[sudo-users] Problem with CD command while using sudo

Bob Proulx bob at proulx.com
Fri Jul 29 12:20:19 EDT 2005

Mousumi Kadham wrote:
> Here is the situation. There are certain commands to be executed, files to
> be edited in a protected directory which has a long path. Without sudo and
> every one using root, administrators simply will do cd to the final
> directory and do many things like editing a few files etc. However with
> sudo, for every command, a long path has to be given and can quickly become
> very irksome to the administrators. Hence the question about 'cd' with sudo.

The problem is that 'cd' is a built-in to the command line shell.

  type -a cd
  cd is a shell builtin

It is not possible to invoke it separately because on UNIX systems the
current working directory is not something that is separate from the
process.  This is a fundamental difference between UNIX and MS
systems.  Therefore on UNIX systems it will never be effective to try
to allow the 'cd' command to have privileges because the 'cd' command
is not something that does anything by itself.

Probably your best bet is to open the directory permissions up so that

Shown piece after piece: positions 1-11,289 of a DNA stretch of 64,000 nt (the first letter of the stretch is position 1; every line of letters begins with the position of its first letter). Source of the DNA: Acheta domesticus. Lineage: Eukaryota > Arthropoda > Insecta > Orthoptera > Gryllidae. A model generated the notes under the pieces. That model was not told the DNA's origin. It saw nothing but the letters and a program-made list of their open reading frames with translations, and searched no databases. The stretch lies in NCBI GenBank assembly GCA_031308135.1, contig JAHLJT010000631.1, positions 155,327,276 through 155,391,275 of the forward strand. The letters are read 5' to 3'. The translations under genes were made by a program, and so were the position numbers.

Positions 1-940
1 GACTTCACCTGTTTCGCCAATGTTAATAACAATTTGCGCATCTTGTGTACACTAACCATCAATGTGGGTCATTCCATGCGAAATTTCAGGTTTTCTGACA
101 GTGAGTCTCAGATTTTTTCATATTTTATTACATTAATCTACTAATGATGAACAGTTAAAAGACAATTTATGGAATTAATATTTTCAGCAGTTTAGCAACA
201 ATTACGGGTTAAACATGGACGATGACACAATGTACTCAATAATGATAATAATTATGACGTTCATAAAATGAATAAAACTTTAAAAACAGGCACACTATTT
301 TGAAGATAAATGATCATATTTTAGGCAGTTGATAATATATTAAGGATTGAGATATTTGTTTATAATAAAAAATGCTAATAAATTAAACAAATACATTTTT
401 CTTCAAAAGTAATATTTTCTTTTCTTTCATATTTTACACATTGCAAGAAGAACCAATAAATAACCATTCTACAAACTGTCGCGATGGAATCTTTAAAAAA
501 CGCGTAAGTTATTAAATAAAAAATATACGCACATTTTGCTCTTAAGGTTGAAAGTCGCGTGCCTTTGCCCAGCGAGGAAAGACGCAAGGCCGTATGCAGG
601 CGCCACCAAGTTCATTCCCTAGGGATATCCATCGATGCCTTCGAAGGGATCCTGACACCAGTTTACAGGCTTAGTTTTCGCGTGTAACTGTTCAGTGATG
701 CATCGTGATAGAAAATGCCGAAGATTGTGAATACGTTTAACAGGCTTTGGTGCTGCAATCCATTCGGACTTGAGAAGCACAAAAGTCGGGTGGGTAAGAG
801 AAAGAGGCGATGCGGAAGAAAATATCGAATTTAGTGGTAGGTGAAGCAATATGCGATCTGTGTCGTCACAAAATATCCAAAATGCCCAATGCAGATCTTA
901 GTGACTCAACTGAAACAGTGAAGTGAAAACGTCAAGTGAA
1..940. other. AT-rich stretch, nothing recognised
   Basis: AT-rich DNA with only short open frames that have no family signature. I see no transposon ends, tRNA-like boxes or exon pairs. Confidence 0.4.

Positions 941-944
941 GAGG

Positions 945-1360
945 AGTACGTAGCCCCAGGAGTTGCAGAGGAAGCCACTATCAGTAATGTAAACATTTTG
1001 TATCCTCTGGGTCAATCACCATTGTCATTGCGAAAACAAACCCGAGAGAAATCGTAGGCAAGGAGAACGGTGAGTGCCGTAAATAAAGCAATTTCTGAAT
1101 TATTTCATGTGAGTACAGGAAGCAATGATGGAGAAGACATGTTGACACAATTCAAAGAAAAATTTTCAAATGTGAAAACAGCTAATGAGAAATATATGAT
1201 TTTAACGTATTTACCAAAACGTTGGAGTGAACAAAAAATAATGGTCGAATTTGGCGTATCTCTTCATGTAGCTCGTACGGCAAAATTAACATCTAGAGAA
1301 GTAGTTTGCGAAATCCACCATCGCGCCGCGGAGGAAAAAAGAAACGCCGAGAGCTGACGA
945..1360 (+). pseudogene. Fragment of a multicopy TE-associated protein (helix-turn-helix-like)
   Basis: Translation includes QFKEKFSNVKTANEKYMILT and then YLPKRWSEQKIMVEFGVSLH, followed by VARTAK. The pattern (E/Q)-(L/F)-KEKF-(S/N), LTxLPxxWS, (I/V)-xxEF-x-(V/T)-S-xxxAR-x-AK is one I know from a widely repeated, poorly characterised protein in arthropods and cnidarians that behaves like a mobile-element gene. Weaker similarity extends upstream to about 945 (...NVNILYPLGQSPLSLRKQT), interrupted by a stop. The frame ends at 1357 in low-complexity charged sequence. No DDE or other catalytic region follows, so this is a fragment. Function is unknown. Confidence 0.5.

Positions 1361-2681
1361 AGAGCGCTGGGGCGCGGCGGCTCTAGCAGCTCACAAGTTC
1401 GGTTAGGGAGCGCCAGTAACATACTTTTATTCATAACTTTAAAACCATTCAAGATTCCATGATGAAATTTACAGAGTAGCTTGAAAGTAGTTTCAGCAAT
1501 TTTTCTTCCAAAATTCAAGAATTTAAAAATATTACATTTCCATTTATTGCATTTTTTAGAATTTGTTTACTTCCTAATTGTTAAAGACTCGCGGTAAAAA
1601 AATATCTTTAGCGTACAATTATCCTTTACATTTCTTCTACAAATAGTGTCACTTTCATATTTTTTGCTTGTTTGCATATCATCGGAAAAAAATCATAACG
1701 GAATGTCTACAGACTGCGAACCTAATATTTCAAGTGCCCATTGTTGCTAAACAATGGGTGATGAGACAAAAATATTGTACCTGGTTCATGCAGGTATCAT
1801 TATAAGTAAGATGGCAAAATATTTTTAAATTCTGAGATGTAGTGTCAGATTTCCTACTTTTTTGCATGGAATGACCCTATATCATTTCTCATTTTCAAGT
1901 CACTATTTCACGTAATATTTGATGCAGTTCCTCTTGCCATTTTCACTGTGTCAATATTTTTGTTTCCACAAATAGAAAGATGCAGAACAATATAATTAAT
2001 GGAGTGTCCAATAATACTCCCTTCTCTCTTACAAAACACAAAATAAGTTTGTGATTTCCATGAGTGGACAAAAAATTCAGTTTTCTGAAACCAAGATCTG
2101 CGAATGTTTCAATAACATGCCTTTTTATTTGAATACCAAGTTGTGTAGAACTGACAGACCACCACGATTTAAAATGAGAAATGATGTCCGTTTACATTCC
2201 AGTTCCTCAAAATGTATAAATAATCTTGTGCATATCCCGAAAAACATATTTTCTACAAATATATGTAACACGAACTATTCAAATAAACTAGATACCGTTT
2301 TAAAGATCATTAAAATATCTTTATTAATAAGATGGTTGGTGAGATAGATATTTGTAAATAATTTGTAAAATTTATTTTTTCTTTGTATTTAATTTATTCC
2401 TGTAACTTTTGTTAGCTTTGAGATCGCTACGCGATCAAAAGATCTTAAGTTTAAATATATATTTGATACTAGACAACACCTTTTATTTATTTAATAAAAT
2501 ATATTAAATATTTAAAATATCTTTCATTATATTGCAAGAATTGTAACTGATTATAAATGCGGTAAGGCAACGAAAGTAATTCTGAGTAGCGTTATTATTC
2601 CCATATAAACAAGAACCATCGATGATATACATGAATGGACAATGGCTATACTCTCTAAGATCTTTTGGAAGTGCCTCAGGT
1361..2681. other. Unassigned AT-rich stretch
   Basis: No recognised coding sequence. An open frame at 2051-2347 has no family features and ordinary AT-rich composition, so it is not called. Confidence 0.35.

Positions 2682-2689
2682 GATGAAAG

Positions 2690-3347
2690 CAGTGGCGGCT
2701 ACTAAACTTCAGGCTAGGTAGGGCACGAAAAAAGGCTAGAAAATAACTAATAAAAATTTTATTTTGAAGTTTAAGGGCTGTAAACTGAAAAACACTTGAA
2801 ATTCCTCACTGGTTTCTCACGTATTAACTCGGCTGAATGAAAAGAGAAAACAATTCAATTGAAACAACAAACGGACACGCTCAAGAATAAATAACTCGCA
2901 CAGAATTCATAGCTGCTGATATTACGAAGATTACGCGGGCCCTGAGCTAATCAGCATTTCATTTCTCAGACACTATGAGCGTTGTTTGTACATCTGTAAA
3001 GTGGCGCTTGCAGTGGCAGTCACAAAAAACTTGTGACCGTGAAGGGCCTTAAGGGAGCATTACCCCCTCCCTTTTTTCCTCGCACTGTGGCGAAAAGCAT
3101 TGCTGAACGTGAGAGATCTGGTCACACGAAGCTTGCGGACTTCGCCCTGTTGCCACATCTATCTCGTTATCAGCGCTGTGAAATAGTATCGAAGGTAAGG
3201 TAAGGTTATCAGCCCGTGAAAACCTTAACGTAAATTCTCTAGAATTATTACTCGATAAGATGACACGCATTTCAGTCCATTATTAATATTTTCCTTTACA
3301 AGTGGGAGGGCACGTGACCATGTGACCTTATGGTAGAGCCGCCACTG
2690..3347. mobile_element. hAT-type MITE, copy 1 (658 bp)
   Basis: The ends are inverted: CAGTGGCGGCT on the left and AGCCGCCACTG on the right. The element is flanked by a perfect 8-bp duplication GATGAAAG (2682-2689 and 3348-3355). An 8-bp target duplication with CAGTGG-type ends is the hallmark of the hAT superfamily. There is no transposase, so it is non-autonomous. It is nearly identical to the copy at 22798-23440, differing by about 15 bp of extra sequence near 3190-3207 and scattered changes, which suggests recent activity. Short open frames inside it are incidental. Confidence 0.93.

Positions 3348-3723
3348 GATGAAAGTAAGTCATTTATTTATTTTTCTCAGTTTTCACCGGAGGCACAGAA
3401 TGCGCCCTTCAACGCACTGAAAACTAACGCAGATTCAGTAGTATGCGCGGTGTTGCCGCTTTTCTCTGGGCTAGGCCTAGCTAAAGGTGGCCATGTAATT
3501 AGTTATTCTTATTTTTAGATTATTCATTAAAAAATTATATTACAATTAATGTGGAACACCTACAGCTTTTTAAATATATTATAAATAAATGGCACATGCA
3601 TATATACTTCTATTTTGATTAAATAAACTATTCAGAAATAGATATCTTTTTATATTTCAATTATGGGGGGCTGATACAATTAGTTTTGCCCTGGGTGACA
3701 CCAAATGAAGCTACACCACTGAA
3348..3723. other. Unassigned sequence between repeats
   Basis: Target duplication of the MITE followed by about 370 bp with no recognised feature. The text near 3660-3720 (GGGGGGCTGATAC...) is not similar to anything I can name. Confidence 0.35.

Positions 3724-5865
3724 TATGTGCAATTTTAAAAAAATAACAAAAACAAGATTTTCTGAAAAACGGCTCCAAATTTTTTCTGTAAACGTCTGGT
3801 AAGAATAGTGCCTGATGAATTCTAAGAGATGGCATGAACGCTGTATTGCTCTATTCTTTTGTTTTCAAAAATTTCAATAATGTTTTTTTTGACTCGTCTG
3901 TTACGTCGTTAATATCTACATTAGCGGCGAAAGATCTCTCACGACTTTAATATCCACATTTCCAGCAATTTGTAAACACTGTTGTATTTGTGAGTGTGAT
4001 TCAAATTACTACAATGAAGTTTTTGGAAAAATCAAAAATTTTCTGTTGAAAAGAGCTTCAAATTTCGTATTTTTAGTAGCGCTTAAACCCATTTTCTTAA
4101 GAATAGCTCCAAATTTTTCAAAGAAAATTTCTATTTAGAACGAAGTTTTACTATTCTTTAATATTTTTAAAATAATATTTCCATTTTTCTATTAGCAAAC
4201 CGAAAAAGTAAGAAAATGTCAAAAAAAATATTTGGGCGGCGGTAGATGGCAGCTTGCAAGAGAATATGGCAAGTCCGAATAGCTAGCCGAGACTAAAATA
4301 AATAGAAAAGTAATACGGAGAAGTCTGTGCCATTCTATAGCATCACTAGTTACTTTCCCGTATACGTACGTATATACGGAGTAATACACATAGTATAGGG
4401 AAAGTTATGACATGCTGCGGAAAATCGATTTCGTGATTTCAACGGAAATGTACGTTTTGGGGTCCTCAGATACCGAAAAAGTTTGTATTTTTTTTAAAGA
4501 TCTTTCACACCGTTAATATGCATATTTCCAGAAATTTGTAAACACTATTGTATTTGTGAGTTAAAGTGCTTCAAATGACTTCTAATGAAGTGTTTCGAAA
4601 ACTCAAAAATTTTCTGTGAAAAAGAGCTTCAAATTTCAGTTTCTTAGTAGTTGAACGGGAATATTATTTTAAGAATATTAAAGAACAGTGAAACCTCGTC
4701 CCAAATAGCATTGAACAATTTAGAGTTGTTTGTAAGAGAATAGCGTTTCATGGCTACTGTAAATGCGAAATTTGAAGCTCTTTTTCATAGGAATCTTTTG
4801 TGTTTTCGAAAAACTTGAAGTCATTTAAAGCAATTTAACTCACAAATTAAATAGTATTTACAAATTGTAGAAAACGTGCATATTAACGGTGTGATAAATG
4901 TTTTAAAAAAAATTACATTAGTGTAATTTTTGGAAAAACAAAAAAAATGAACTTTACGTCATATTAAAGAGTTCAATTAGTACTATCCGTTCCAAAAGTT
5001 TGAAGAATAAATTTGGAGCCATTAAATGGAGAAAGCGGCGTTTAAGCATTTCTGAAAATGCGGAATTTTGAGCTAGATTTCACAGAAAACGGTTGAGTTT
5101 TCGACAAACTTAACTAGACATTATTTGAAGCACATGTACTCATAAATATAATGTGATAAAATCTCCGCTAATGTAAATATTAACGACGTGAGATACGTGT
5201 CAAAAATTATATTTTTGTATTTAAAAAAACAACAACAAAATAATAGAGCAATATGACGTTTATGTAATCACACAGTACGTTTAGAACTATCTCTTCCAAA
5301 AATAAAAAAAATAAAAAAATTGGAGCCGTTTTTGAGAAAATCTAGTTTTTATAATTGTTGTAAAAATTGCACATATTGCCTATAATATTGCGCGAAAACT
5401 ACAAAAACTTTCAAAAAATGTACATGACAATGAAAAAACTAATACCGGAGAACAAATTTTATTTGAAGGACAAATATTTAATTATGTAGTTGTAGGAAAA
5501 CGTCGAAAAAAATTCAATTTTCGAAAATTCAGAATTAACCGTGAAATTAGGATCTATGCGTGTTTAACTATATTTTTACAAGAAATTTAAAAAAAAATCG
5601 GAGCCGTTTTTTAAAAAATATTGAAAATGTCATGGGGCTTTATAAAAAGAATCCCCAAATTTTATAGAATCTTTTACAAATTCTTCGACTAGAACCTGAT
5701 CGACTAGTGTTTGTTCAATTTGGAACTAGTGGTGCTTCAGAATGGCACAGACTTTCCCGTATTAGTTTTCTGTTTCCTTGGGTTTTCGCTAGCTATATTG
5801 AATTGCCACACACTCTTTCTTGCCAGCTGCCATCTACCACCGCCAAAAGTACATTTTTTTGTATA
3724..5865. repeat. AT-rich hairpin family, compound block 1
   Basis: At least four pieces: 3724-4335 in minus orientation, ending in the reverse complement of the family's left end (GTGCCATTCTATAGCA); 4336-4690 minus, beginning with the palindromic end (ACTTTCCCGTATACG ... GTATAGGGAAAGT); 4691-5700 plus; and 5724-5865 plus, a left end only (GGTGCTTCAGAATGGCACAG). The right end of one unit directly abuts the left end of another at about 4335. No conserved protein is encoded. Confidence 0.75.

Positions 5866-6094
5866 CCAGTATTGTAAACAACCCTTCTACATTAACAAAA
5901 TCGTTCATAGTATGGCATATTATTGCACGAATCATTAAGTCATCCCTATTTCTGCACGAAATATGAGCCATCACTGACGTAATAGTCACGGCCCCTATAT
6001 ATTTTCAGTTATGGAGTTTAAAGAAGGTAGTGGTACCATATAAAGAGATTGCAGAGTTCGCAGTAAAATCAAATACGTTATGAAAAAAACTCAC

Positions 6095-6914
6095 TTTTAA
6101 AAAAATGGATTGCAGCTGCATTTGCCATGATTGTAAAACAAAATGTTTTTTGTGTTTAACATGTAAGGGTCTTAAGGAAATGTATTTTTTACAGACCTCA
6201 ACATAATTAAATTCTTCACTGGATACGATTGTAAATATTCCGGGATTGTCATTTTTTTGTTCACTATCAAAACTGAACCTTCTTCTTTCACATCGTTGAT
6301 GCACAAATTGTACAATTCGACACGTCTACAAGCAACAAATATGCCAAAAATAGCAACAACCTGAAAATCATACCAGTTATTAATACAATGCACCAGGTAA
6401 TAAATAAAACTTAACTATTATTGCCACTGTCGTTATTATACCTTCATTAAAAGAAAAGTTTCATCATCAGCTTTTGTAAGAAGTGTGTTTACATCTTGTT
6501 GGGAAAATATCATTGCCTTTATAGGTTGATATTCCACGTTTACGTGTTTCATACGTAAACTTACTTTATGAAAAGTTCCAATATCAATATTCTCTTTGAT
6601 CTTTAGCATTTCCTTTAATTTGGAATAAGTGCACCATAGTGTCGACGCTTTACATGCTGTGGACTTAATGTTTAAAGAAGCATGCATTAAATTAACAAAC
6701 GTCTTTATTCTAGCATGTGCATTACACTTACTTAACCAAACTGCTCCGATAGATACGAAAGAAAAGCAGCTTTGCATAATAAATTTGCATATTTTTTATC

you don't need root to access the directory.  Or alternatively if you
do not want non-root users to be able to see into this directory you
could set up a group to own the directory.  Make it readable and
searchable by that group and place the members of the team that need
access in that group.  Using group permissions is the traditional way
of handling this.  But it means that you would need to add all of your
team members to that group.  (Hint: If you are using HP-UX as I
believe that you are then you will need /etc/logingroup to be a
symlink to /etc/group.)

Another possibility would be to create a script to do the common
tasks.  The script would embed all of those long and inconvenient
paths and avoid the need for the users to type those in on the command
line.  Think of the way that 'vipw', 'visudo', and others of that like
work.  If you were editing a file you could create a script
'edit_myfile' or some such and allow it sudo access.


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